My Parents Won’t Accept My Bipolar Boyfriend

By Dr. Marie Hartwell-Walker

From the U.S.: I’m 20 years old and have been with my boyfriend for about 4 months. We started at the beginning of the spring semester after Winter Break. During Winter Break I had told my parents about him and that he had bipolar disorder and some other personal things about his life. They told me to stay away because I didn’t need that kind of crazy in my life, and I, striving to be the perfect daughter, told them that I didn’t like him anyway, even though I did. I just didn’t want to cause any waves.

Upon arriving to school, him and I hung out a few times and quickly fell in love with one another. He had recently gotten on medication (he wan’t on medication for the past few years for personal reasons), and was stable. I talked with him about his illness and found out that He is a very high-functioning individual and that his bipolar is quite mild compared to many people with the illness. So we started seeing each other and I didn’t tell my parents because I was unsure of how to tell them I was doing something I knew they wouldn’t accept.

I recently told them (a couple weeks ago) and they have called me many bad things, said that I have destroyed any relationship they thought they had with me by not telling them, that they will never accept my boyfriend, that our relationship will degrade into emotional abuse and I will never achieve my personal goals, that I will have to take care of him as if he were a child, that I’m destroying the family and torturing them, that I’m only seeing him to be defiant, and that I never respect their opinions or take their opinions into account since I chose to act against their opinions.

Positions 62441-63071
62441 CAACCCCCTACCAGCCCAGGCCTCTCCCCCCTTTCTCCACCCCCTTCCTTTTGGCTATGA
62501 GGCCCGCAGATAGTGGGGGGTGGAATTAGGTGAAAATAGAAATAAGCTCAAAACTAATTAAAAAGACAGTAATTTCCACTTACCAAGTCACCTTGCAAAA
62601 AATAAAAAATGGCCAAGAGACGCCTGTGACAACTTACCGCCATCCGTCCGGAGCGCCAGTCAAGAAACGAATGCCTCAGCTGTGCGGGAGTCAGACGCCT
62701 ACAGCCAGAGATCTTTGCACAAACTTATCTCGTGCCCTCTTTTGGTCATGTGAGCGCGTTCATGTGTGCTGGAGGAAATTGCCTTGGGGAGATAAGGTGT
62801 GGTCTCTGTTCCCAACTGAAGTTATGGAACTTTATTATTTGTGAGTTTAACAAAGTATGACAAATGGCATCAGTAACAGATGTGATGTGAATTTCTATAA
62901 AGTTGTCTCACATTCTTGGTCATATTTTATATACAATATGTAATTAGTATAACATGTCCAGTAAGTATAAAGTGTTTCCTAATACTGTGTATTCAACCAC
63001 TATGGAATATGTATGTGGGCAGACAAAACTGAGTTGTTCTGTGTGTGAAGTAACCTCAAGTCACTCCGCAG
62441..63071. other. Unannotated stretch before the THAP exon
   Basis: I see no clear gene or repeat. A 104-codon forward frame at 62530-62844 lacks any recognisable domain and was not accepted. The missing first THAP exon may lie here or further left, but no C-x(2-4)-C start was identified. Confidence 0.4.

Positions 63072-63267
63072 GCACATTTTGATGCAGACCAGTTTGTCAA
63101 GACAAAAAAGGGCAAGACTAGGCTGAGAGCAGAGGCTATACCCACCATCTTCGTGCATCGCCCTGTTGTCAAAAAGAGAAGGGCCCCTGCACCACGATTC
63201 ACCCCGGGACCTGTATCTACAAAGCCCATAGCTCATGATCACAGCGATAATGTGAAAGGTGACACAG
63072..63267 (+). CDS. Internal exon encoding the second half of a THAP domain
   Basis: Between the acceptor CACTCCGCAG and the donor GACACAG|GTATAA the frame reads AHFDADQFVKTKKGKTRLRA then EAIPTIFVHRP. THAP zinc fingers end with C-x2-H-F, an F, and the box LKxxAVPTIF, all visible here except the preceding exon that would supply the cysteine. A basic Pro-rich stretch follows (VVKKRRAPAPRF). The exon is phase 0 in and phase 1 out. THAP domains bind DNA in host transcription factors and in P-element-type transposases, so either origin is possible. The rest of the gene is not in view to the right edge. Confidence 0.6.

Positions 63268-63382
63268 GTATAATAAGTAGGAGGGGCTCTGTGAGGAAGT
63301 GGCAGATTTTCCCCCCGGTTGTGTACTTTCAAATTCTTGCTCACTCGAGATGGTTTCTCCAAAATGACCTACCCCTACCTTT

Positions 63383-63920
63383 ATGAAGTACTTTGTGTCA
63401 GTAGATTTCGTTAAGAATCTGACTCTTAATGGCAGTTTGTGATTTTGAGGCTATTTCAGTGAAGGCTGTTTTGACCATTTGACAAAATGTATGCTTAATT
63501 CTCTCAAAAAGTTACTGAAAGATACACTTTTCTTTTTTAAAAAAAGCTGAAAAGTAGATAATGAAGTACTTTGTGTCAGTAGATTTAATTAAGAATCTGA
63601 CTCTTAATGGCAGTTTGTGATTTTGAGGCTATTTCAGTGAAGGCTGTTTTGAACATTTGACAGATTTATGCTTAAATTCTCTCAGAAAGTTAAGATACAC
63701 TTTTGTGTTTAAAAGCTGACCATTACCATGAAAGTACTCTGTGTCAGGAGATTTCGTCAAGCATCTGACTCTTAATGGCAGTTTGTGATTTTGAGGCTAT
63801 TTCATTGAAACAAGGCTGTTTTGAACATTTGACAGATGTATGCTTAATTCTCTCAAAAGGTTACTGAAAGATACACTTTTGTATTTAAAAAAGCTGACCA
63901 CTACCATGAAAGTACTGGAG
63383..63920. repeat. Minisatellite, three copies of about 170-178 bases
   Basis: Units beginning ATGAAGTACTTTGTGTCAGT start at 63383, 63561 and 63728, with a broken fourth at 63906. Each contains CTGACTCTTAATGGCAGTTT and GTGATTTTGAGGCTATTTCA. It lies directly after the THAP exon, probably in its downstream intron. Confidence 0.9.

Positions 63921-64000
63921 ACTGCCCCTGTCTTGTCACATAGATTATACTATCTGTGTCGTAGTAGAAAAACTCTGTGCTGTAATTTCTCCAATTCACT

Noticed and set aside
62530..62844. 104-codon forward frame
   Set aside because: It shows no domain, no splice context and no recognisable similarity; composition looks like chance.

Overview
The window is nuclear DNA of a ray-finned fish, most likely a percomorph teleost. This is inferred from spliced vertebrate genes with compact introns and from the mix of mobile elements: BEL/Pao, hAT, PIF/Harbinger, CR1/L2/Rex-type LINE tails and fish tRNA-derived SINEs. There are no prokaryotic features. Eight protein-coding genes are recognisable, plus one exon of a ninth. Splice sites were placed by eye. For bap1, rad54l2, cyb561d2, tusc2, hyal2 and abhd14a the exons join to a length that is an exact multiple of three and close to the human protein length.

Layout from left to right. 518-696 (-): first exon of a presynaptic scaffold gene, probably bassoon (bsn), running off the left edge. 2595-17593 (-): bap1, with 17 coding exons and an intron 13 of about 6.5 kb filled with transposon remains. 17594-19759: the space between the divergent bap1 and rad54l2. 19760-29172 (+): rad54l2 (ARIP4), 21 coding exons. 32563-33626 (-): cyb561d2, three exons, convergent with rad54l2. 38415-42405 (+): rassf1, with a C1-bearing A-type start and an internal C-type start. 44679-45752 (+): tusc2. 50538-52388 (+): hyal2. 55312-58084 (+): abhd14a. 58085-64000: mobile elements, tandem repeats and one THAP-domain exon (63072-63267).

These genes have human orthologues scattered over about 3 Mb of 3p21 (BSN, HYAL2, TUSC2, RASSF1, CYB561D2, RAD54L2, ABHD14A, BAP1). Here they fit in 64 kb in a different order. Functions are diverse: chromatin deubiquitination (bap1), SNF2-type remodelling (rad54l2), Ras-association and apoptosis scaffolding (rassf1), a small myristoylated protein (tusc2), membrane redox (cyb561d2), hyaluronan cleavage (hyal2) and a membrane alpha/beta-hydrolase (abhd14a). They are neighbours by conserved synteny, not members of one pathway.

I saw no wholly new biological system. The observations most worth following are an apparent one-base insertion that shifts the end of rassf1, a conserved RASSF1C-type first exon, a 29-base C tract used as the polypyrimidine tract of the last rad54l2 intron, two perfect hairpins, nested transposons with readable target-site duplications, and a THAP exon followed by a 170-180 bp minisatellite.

I don’t plan to break up with my boyfriend any time soon, but I don’t know what to do with my family. I don’t know if I am doing all of the awful things to the family and them that they say I’m doing. I’m very confused about how to feel about their actions in relation to my own.

A: What a difficult, difficult situation. I understand that your parents believe they are acting out of love for you. They don’t want to see you getting more deeply involved in a romance that could lead to heartbreak. What they don’t understand is that a mental health diagnosis, especially when well-treated, doesn’t have to lead to all the dire things they think it will. Sadly, their fears have led them to say some very hurtful things to you. Do see it as their fear talking. What they are saying is not necessarily what they really believe.

At 20, you are no longer a kid who only has two choices: Go along with your folks or be defiant. You have a third choice: You can do your best to keep your head and to respond more maturely than your parents are able to. Explain to them, gently, that they did not raise someone who can’t be rational. Let them know that you understand their fears for you and appreciate the loving intentions. Let them know what you told me: That your boyfriend is taking charge of his illness, that he is on medication and that his prognosis is good. Ask them for their respect and support as you explore for yourself whether this is the relationship for you.

Do not get angry. Anger will only prove to them that you are an immature child who needs their protection. Stay calm and loving and give them some time. If that doesn’t prove effective, you have some hard choices to make. You are an adult and are entitled to make your own decisions. However, I suspect that your parents are helping you fund your education. That complicates things for you. Only you can decide what sacrifices you are willing to make to keep this man in your life. I hope it doesn’t come to that. I hope you can appeal to your folks to trust that they raised you well and that you can make healthy decisions.

I wish you well
Dr. Marie

Photo

 

 

Last reviewed: By John M. Grohol, Psy.D. on 2 Jun 2014

APA Reference
Hartwell-Walker, D. (2014). My Parents Won’t Accept My Bipolar Boyfriend. Psych Central. Retrieved on October 31, 2014, from http://psychcentral.com/ask-the-therapist/2014/06/02/my-parents-wont-accept-my-bipolar-boyfriend/